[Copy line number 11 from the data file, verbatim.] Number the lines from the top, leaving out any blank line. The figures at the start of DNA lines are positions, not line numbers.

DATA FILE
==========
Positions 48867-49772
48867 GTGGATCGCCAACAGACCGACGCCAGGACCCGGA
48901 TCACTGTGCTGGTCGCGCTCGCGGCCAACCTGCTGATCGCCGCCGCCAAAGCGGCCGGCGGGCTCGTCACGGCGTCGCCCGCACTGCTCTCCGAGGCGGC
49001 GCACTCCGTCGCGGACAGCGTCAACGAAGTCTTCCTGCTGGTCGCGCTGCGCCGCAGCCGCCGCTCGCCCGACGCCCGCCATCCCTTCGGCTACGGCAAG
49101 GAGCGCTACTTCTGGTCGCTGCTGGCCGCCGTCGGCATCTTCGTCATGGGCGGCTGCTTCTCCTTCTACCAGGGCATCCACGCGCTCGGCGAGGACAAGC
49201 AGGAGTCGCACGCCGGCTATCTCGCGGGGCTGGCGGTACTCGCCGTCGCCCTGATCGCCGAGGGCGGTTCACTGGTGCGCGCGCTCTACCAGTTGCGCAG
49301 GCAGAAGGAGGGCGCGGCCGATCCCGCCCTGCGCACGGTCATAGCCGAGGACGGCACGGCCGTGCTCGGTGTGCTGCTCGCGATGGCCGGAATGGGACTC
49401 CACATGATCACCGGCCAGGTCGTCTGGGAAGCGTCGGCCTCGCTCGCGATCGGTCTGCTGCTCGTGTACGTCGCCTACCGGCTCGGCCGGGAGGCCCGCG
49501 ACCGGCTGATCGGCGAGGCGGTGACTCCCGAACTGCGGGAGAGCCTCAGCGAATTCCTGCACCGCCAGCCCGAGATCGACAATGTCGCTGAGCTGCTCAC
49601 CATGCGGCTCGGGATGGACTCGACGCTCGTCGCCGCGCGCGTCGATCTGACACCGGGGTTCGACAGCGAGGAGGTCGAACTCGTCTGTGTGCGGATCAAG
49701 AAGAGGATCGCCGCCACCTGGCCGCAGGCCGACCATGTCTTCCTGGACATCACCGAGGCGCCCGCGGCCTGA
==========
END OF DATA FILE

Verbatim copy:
49701 AAGAGGATCGCCGCCACCTGGCCGCAGGCCGACCATGTCTTCCTGGACATCACCGAGGCGCCCGCGGCCTGA